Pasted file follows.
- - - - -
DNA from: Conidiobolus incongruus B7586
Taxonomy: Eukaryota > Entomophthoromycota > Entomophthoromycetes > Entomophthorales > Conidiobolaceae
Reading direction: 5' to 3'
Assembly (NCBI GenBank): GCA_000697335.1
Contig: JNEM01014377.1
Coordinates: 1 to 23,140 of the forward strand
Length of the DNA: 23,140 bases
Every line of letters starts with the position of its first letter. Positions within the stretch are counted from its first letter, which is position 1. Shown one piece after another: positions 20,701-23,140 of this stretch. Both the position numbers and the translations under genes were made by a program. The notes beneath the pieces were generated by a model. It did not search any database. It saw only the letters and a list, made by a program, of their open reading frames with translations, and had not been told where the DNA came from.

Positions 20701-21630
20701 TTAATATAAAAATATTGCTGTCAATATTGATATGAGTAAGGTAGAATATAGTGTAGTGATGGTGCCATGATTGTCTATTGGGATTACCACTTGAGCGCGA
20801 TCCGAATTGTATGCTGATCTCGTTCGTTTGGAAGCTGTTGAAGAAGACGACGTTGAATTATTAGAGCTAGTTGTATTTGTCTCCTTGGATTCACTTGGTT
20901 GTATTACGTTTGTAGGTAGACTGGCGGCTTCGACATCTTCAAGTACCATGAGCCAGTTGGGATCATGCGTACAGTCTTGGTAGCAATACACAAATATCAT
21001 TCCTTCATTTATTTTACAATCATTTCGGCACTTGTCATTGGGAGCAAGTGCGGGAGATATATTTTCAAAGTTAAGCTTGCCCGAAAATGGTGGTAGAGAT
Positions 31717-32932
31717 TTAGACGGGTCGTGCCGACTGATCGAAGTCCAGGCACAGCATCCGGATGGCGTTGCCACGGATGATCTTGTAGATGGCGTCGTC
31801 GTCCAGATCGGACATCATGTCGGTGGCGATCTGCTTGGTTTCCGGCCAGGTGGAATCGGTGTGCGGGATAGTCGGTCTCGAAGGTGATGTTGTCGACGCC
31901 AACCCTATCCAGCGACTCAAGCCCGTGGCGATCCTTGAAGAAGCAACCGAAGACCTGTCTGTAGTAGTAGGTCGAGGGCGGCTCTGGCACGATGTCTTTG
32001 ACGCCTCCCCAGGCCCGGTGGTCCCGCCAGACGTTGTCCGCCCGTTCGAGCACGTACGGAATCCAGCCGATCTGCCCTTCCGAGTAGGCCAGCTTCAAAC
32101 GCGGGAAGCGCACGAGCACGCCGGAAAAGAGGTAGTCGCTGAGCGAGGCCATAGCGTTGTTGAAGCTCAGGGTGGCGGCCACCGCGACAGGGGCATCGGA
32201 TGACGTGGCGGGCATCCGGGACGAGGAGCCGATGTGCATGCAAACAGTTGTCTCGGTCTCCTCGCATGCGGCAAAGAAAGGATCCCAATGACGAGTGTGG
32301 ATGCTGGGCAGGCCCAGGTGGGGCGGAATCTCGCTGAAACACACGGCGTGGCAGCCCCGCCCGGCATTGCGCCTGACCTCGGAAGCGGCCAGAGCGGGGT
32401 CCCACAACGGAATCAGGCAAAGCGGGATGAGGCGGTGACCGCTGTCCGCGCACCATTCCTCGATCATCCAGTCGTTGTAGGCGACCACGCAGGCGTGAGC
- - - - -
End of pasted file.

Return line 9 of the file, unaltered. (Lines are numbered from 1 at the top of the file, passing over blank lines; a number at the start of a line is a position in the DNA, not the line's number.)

Positions 20701-21630